VERY GOOD PLUS or VG+ record shows wear, surface scuffs. The vinyl still has a great luster, but the flaws will be noticeable to the naked eye. If the flaws don't cause any surface noise, the vinyl can still make the VG+ grade. COVERS: A virtually clean cover, but may have small writing on it.The artwork looks clean with slightly more aging. The back of the cover usually gives away the age of the cover. Flat white paper will be somewhat yellow yet no stains or mildew from water damage. Some minor wear to the seams or spine, but no tears or holes popping through. The corners will be slightly dog eared yet no crackly bends, defacing the artwork. In essence, a VG+ cover should have no more than 3 flaws mentioned.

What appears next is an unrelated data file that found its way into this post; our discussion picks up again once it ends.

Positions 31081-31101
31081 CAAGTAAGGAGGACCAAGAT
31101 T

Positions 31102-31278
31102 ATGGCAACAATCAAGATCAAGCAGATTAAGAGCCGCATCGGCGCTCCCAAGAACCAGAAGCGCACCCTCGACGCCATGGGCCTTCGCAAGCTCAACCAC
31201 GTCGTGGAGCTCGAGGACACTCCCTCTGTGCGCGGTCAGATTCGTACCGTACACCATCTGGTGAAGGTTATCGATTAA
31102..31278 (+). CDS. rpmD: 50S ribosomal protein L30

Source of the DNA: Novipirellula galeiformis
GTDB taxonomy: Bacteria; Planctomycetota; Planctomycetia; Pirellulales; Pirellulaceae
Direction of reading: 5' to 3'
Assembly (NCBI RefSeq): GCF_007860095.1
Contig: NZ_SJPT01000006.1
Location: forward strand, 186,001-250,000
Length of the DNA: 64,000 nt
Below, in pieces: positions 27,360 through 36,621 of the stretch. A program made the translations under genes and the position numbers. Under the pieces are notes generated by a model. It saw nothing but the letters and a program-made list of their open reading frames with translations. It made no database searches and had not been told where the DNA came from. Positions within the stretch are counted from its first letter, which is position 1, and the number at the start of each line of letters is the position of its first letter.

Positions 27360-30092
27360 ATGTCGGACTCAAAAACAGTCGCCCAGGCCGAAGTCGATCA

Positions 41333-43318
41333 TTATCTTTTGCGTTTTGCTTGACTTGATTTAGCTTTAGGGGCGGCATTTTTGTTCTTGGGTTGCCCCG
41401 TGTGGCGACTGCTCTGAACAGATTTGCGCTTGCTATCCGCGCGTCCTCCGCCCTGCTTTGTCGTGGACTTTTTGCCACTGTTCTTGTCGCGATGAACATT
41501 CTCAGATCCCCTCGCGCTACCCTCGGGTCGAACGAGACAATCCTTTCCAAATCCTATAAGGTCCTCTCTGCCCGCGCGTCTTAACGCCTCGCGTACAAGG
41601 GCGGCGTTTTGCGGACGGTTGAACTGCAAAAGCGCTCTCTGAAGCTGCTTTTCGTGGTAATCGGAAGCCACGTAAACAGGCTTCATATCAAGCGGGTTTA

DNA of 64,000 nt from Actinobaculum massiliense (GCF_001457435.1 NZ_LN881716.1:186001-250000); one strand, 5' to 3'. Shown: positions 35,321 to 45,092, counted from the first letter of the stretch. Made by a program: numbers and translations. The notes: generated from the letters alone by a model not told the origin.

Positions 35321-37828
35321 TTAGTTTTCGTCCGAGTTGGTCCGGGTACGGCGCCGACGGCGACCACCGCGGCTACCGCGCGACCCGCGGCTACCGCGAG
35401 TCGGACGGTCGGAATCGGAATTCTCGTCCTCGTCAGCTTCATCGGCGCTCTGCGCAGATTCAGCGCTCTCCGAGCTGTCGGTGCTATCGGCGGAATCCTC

VERY GOOD or VG: this record is a record that is good enough. They are not really going to look very good, but it will STILL play very good. there will almost always be some surface noise when they are played. The Dynamics should still be excellent, overpowering the surface noise. A VG record will appear well have been played but still have some luster. VG covers will look worn, used. There may be some seam splitting . There will be some ring wear, where the ink has begun to wear off. Giving the cover a look of snow falling. If the artwork looks snowy all over, it is less than VG condition. There may be some writing on the cover (still, no Large letters in magic marker). It will look aged and more yellowish due to contamination's in the air (sometimes looking like cigarette smoke). Still it should be decent.